Overall however, I don't like what Doctor Who has become, as the creatures are constantly being re-used and their rules are being changed (like what you said); the weeping angels for example have effectively been ruined due to the changes from their once scary and simple design (design in terms of rules and regulations of the alien, not physical - although having the statue of liberty as a weeping angel is so silly).

Also on a side note, Doctor Who is become far more fan based, in that Steven Moffat tries to include as many references, to other episodes and for the fandom, as possible. Which the general fandom do of course love, but I personally don't, as too many easter eggs causes things to lose believability.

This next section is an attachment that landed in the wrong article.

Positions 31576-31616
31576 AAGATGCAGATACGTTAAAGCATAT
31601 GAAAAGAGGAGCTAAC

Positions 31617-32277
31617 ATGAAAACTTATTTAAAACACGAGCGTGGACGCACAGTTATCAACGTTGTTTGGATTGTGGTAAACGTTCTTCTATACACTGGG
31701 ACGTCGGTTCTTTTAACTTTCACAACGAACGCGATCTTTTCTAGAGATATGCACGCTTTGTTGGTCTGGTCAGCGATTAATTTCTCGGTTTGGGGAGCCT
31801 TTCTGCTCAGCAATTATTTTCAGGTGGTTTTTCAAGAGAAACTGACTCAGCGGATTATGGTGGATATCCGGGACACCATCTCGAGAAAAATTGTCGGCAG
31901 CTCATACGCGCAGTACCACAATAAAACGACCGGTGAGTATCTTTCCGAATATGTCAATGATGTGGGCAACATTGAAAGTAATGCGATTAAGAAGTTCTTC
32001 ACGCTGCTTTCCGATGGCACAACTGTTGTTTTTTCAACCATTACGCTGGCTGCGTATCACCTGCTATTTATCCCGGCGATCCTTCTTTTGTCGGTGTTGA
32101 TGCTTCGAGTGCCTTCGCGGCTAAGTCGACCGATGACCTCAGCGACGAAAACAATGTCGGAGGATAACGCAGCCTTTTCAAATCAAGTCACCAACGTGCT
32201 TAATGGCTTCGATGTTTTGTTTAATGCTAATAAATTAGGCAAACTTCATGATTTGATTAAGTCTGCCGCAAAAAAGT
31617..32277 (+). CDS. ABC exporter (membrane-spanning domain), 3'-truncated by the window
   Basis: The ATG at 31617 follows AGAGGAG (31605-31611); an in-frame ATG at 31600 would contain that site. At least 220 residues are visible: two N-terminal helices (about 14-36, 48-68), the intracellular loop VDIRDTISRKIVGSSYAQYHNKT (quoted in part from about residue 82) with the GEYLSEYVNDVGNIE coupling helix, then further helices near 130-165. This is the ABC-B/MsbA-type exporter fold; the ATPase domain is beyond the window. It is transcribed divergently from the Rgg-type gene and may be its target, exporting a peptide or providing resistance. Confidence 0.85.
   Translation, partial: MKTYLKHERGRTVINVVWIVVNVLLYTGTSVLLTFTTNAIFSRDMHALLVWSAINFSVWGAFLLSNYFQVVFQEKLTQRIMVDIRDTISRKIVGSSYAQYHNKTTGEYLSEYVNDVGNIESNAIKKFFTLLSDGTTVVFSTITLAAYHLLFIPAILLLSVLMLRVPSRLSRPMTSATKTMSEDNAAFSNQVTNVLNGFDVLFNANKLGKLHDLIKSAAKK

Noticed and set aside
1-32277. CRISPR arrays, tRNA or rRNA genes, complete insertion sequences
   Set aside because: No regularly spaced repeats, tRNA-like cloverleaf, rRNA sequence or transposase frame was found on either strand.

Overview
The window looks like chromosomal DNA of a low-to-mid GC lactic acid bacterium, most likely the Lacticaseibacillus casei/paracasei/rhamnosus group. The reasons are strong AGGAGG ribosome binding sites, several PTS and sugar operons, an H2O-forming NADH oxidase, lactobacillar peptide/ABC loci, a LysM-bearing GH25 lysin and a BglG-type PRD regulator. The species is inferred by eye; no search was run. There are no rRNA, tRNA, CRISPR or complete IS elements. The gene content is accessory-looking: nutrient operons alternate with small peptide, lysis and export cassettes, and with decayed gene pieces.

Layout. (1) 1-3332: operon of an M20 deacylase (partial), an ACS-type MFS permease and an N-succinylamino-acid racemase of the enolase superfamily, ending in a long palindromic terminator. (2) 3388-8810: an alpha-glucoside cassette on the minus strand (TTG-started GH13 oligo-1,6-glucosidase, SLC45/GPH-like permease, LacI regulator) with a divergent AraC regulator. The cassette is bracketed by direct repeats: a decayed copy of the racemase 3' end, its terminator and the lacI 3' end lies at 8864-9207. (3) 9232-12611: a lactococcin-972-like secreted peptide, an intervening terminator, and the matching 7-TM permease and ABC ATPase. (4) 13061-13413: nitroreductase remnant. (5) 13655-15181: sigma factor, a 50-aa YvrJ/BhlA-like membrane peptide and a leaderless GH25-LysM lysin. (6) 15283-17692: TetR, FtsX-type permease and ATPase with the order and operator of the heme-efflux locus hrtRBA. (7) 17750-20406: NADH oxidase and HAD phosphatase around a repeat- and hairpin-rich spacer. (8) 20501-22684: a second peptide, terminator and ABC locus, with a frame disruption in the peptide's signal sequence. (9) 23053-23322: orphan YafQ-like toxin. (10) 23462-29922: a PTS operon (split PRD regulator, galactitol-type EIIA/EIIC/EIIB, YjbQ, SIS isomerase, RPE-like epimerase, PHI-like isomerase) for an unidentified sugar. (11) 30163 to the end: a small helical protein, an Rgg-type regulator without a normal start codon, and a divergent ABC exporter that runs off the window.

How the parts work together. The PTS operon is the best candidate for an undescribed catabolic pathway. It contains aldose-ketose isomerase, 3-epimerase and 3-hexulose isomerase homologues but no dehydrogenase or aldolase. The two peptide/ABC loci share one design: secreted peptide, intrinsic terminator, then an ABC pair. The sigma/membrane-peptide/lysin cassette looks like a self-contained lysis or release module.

JamesStroud
JamesStroud

@lukashcartoon But why did it win it's slot? As the writer highlights, there were big faults that loomed over the episode, and if you look at the comments for the polls, people were complaining about smaller problems in other finales that made them "bad" endings to their series. Personally, this was my LEAST favourite finale, so I, like the writer, am very disappointed at it's appearance here

Seaborn W Deadman
Seaborn W Deadman